In this post, we look at what Gameschooling is and how it is used by homeschoolers to educate.
According to numerous studies, children, and adults, learn best when they have fun, rather than when they feel obligated to learn. When children study through games, they create long-lasting, personal memories of the lessons, and they are inspired to learn more. Therefore, it is imperative to include games in curricula as a learning resource for children learning from home.
Your aim, when you decide to homeschool, is to ensure your child enjoys the experience while also ensuring they don’t lag in their curriculum. The most important aspect of homeschooling is to ensure your child learns in a joyful and free atmosphere. It eradicates the unnecessary need for competition, and as a parent, you ensure your child learns only what they need to prosper in life. In our attempts to eradicate inequality and intolerance within the society, opting to homeschool a child, especially black children, rescues them from learning and experiencing systematic racism enabled by the British national curricula.
What is Gameschooling?
Game schooling is a concept that allows you to incorporate table games and other games in a child’s learning. When you use games to teach a curriculum, you ease the pressure on a child to master workbooks and, instead, introduce a fun and simple way to learn as they play and create.
The field of game schooling is extensive; there are table games for children of all ages and all subjects. In homeschooling, teaching is guided by the child’s pace, teaching them what they need and can understand at that time. As they are a vital part of a child’s development physically and cognitively, games make learning more comfortable and enjoyable for the student and teacher. Game schooling is a concept that encourages continuous learning, eradicates learning pressure, enhances creativity, and leaves space for children to make mistakes, fail, and improve.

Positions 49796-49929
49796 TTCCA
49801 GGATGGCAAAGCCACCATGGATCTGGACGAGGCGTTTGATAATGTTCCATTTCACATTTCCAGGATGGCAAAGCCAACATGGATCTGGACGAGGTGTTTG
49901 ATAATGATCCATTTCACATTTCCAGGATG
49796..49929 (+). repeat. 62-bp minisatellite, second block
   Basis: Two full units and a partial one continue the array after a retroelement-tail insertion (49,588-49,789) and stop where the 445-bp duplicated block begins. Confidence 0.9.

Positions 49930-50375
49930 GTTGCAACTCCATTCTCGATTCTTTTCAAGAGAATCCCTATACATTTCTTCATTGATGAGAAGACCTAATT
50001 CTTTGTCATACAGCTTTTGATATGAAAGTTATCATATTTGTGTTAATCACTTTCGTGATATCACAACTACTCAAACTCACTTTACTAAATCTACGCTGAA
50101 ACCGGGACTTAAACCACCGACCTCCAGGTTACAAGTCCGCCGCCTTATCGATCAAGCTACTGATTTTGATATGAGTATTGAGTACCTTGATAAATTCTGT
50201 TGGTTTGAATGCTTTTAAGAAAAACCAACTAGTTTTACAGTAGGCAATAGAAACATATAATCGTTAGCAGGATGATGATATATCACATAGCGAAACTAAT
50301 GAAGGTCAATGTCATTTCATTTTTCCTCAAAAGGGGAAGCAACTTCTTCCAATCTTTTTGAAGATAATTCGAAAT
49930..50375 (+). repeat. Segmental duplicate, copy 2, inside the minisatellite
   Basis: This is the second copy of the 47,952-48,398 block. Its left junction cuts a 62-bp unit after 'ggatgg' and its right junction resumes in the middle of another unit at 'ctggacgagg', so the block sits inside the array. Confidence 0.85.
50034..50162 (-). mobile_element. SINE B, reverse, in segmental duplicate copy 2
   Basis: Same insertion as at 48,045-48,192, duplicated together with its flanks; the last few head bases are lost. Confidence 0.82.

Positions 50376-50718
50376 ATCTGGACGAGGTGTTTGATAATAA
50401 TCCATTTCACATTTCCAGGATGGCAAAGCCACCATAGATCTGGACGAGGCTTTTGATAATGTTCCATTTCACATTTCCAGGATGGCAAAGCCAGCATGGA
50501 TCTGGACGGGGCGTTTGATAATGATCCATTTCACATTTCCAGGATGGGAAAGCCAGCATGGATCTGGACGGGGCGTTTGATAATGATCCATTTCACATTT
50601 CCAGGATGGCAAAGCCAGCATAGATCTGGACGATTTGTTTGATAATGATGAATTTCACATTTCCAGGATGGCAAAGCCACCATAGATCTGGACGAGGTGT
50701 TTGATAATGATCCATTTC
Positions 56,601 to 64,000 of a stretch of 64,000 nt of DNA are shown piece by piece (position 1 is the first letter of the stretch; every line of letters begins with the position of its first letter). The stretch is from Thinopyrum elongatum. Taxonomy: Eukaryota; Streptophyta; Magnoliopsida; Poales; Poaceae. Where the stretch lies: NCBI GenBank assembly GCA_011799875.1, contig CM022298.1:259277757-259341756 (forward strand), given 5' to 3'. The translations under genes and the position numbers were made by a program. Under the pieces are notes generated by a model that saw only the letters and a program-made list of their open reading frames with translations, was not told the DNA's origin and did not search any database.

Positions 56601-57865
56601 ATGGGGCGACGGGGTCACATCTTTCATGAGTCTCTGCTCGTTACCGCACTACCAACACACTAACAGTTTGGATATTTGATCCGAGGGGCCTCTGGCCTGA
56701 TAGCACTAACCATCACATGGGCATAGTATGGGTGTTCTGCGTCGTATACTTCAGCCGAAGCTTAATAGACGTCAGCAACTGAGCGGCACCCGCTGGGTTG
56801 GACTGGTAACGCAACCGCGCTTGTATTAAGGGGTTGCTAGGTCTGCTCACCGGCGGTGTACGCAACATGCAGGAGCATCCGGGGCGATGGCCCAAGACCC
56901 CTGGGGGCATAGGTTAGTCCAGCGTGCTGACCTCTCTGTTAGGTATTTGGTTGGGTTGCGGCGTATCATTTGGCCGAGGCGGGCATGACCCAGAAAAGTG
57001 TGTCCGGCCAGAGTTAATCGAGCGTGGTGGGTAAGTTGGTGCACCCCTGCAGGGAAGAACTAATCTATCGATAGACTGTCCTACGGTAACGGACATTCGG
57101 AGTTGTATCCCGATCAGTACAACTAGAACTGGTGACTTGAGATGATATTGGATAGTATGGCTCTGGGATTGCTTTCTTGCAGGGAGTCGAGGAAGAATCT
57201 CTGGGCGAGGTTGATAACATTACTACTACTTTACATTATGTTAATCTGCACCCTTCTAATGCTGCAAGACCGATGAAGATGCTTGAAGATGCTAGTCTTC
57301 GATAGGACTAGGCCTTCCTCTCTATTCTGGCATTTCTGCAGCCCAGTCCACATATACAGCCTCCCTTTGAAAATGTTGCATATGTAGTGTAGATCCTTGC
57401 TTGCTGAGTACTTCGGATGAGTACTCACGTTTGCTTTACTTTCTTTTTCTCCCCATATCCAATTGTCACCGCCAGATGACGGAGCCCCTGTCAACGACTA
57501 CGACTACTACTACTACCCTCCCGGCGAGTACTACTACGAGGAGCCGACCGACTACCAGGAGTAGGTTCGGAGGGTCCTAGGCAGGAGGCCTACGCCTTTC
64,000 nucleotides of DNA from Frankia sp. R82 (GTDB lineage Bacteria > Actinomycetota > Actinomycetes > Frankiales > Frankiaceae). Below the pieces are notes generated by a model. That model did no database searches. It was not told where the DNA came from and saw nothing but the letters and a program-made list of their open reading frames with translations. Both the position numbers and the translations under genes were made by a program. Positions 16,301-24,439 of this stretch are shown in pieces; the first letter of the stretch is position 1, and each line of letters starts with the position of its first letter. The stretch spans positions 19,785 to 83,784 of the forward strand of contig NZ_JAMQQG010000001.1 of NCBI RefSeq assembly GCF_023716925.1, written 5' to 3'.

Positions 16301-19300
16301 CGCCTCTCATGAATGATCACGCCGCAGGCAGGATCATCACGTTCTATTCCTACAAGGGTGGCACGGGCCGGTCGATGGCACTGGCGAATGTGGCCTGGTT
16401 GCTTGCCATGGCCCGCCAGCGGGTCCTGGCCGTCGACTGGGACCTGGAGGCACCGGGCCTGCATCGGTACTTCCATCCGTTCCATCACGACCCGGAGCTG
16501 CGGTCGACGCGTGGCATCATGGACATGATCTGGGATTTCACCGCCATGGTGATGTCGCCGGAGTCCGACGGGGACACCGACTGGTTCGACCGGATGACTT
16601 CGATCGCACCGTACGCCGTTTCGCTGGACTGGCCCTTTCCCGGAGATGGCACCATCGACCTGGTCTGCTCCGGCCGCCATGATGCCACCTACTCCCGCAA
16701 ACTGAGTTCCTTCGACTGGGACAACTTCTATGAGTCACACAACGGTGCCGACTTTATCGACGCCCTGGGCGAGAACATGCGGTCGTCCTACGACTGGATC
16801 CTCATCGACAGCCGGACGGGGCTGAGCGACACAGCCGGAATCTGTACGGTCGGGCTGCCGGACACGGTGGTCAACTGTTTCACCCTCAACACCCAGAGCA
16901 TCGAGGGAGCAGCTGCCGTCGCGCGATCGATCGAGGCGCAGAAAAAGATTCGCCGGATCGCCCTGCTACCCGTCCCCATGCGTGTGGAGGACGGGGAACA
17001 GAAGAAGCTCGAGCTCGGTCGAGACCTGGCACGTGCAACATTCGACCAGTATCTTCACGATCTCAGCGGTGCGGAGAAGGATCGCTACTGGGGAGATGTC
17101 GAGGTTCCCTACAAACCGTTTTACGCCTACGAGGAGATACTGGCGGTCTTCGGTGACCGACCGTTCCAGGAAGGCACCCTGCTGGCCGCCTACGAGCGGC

As a learning resource, you help your child feed their curiosity by playing with them and cheering them on. When you teach through play, you establish a life-long learning culture, bond with the child, and understand their educational needs better.
When children learn through games, they fully immerse their minds into the lesson as they find ways to win a game. Games help build focus and concentration better than when children come under pressure to understand a study they sometimes don’t relate with. Learning games develop critical thinking, following directions, strategic planning, and problem-solving disciplines in young children.
As a homeschooler, what aspects of game schooling should inform your decision to incorporate it into your child’s curriculum? How do you decide which games, when, and how to use them in learning?
How to incorporate gameschooling into a homeschool curriculum
The biggest hurdle for homeschooling parents and teachers is how to incorporate relevant games in learning. The first thing to do, though, is to create a flexible homeschooling plan for your child. To do so, consider the reasons that drove you to choose homeschool over traditional schooling. These reasons will guide you in structuring a schooling plan, one that is easy for your child to follow and inspires them to learn with fluidity.
To incorporate game schooling, consider what type of curriculum you are following. If you follow the traditional school curriculum at home, you will find games that align with it. If you observe an unschooling learning system that seeks to correct mainstream curricula, discover and create games that align with it. Suppose you are following an Afrocentric curriculum for your black child, research traditional African games, and other new games designed to empower the black child.